12 Mind-Boggling Mold Facts

David J. Allen

I spent the better part of 2 ½ years learning about mold and indoor air quality because my child's life depended on it. Now I help others avoid ever having to experience the same thing. The mold industry suffers from conflicting opinions and I do my best to distill loads of data into something practical and useful. I love hearing from and helping readers. • "A house desecrated by mildew, mold, or fungus would be a defiled place to live in, so drastic measures had to be taken." — Leviticus 14:45

Most people research mold where there’s a problem or they’re experiencing negative symptoms associated with mold.

However, mold is a fascinating life form about which there is much to learn.

Below we will investigate 12 interesting facts about mold that you might not have considered.

1. Mold is omnipresent (it’s everywhere)

Mold is so common that it grows literally everywhere.

It can be found both indoors and outdoors and in the most unlikely places.

Most of all, it craves warm, moist environments, which feed it to keep growing and expanding.

If mold grows in places where people live, it can cause breathing problems and other medical issues.

2. Mold can be multicolored

Mold is typically thought of as black or green, but in reality, it comes in many different colors, including orange, white, pink, and blue.

The color sometimes denotes a certain type of mold. For instance, red and orange mold is typically found outdoors. 

Pink mold likes to expand in the bathroom, thriving off of soap and shampoo molecules.

Green and black molds spell trouble and should be immediately addressed by a professional if found indoors.

3. Mold is omnivorous (it can live off of almost everything)

Mold is an equal opportunity eater and will munch on just about anything.

If there is something that mold will not eat, then it might not be suitable for human consumption either. 

For instance, mold will not eat certain heavily processed hamburger buns.

But it is able to live off something as small as a fingerprint, or a drop of dirty water left behind on a bathroom surface.

(Of course, mold only becomes truly problematic when there’s enough of it around. A fingerprint’s worth of mold on a shower curtain probably won’t harm you at all, and there’s no need to drive yourself crazy over it.)

4. Mold is a multispecies life form

While there are ultimately hundreds of thousands of mold species, only several thousand have been cataloged by humans.

Only a few of those thousands are harmful and toxic, so it is important to learn which molds to avoid.

5. Mold has been used as a biological weapon

Mold warfare has actually been around for hundreds of years and can be traced back as far as the 1300’s. 

Bio weapons have been created using T-2 trichothecene mycotoxins. Black mold (stachybotrys chartarum) also contains these same mycotoxins.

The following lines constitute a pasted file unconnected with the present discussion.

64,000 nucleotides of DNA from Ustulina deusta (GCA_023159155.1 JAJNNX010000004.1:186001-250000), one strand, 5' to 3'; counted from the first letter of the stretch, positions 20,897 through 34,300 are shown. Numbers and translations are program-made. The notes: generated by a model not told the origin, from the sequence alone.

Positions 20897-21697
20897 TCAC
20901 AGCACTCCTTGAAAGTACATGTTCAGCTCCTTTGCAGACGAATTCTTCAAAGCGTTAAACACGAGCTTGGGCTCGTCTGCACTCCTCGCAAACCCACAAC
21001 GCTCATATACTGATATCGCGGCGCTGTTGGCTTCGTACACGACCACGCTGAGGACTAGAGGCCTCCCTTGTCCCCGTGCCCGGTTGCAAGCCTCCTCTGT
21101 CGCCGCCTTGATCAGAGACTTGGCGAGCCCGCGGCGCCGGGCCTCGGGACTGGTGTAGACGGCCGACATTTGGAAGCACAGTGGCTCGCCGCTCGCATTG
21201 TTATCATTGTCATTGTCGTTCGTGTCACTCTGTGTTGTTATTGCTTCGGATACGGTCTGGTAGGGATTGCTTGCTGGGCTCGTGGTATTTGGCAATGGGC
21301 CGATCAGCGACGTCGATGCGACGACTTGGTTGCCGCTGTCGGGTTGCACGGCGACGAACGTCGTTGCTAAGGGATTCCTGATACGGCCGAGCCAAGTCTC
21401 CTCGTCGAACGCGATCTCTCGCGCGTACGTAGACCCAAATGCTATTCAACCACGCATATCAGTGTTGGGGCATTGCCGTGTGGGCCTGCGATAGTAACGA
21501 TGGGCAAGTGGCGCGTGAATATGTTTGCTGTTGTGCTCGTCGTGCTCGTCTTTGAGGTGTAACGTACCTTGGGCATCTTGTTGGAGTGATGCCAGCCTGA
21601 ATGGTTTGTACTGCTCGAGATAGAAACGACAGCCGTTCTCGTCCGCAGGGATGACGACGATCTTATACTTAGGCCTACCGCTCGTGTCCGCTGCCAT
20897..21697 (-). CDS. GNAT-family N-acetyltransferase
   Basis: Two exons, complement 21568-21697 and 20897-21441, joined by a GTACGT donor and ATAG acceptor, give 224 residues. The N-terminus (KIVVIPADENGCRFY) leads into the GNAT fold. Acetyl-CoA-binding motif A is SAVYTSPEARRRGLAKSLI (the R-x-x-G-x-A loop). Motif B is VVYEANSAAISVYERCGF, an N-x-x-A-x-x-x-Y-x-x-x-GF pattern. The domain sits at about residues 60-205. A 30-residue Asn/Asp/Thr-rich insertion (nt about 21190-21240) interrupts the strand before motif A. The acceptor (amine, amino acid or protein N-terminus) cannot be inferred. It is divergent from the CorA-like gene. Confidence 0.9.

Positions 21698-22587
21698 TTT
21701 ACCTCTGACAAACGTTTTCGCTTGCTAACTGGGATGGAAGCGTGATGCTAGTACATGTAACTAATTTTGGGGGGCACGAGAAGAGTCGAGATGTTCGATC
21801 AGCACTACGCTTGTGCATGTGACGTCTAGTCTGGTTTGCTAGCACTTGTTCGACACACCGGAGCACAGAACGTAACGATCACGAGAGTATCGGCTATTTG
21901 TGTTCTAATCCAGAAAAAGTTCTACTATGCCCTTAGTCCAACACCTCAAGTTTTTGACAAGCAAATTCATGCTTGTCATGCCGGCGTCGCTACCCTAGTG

So if you have black mold in your home, you might be battling your own war against a biological weapon.

6. Some people are allergic to Christmas because of mold

If you or a loved one is sneezing or coughing in response to your Christmas tree, you might be experiencing a negative reaction to mold spores that cling to live trees.

The longer the tree remains in your home, the higher the mold count grows. Within two weeks, the mold count can climb up to 5 times its initial reading. 

7. Mold can cause sinusitis

While many people connect sinus problems with bacteria or viral components, the truth is that mold is a leading cause of sinus infections.

White blood cells in the body react to the presence of fungi.

The sinus lining seeks to trap mucus and ends up blocking drainage, leading to sinus issues. Mold loves the damp, dark environment in the nose, after all.

Additionally, it’s important to note that antibiotics are not formulated to address mold, only bacteria.

So this is the reason why sinus infections often linger.

8. Mold can grow in as little as 24-48 hours

Mold spores are the “invisible seeds that are everywhere.”

All they need in order to start sprouting is enough moisture content in the air or on some surface.

Visible water doesn’t even have to be present.

Even steam contains enough water to kick some mold spores into growth.

If only growing plants was that easy!

When the humidity in a room or vehicle remains above 50 percent for a long enough time, mold can start growing.

And, if a damp piece of clothing is left around the house (even in a dry room with low humidity), it, too, can get moldy within 1-2 days, or 24-48 hours.

9. Mold grows even in the desert

Since mold needs moisture or water to grow, it might surprise you that it can—and does!—even grow in the desert.

Picture that damp shirt we mentioned earlier: Even though it was in a dry room, it still had everything mold needed in order to grow. (Moisture, mold spores, time and decent temperatures.)

The same applies to the desert: Mold can’t grow in temperatures above 100 degrees, and the sun kills mold quickly and easily. But, where there’s water in the desert—or in houses in the desert and other hot areas of the country—mold can and does grow easily.